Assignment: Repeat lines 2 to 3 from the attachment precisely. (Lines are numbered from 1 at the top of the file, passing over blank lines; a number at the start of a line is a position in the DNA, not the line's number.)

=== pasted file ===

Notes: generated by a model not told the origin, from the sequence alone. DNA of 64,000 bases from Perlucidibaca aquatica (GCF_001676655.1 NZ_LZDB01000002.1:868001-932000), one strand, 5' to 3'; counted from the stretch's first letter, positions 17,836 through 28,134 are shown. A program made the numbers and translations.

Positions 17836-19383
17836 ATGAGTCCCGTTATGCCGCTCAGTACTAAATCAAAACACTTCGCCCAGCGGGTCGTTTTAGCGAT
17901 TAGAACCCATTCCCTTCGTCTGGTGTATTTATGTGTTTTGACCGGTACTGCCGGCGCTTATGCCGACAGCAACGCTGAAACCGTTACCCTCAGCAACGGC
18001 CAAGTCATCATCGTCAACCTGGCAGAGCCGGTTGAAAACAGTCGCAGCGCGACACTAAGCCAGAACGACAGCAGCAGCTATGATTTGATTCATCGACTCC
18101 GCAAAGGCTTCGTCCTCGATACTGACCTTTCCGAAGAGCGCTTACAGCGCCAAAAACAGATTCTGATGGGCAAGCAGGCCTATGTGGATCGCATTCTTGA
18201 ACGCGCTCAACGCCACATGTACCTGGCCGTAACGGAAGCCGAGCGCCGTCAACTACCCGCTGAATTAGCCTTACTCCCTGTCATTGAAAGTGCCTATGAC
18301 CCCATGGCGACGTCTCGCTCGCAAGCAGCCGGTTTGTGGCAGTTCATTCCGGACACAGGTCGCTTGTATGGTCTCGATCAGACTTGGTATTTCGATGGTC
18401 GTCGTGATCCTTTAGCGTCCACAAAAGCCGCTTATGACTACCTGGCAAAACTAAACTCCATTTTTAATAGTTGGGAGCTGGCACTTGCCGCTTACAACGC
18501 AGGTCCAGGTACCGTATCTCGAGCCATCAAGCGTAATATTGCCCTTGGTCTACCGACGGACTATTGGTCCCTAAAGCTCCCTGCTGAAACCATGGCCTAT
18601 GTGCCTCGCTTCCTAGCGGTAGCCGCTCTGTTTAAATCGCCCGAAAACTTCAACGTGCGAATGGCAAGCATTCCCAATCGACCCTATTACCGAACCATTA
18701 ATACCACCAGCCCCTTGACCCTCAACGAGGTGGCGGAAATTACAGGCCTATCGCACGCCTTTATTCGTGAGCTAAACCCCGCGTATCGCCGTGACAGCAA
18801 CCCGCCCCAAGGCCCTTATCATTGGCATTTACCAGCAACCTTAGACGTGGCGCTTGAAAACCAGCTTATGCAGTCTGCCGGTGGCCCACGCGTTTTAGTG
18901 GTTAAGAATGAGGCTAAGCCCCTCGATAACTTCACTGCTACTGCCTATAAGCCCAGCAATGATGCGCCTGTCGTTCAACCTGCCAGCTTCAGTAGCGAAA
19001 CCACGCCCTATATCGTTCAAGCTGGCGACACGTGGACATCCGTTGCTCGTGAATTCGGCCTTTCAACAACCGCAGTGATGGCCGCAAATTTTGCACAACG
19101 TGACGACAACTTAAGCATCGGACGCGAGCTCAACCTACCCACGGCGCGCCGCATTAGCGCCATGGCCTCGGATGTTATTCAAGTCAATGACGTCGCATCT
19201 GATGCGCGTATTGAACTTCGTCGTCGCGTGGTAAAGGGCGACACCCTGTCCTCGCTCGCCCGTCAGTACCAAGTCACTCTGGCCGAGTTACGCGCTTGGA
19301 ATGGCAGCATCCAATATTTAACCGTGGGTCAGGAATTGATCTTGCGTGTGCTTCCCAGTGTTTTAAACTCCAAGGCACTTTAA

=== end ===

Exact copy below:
Positions 17836-19383
17836 ATGAGTCCCGTTATGCCGCTCAGTACTAAATCAAAACACTTCGCCCAGCGGGTCGTTTTAGCGAT